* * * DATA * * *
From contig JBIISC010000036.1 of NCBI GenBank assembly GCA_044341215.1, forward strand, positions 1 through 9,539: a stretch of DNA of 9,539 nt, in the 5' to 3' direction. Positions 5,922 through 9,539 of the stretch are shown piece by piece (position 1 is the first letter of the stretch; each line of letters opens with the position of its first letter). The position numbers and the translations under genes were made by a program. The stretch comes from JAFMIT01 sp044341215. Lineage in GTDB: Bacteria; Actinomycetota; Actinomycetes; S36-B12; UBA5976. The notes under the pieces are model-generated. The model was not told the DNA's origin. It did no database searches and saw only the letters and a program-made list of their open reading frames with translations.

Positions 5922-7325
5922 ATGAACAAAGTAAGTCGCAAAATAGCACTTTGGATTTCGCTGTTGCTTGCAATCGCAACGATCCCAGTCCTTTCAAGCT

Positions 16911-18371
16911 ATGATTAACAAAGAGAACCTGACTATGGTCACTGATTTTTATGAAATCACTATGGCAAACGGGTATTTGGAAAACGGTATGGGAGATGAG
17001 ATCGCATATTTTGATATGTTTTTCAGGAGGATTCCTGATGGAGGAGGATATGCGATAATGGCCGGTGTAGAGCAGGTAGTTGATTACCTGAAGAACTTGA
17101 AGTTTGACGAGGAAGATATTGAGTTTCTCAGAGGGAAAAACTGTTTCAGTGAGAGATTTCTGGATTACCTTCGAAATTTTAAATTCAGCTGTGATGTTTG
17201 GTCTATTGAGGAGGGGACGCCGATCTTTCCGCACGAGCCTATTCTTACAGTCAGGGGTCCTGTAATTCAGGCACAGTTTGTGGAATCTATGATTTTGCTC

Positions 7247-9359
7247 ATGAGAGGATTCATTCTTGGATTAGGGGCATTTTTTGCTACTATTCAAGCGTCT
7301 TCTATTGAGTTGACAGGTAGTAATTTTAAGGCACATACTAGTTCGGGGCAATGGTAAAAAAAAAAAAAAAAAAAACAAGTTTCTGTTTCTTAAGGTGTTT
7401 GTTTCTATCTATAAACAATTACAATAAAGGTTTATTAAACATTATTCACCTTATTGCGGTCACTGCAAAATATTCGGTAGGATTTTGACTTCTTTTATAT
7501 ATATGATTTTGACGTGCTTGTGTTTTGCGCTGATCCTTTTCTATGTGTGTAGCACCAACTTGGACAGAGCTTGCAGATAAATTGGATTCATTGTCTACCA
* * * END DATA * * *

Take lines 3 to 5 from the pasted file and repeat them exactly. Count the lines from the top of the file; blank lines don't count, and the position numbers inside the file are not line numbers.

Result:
5922 ATGAACAAAGTAAGTCGCAAAATAGCACTTTGGATTTCGCTGTTGCTTGCAATCGCAACGATCCCAGTCCTTTCAAGCT

Positions 16911-18371
16911 ATGATTAACAAAGAGAACCTGACTATGGTCACTGATTTTTATGAAATCACTATGGCAAACGGGTATTTGGAAAACGGTATGGGAGATGAG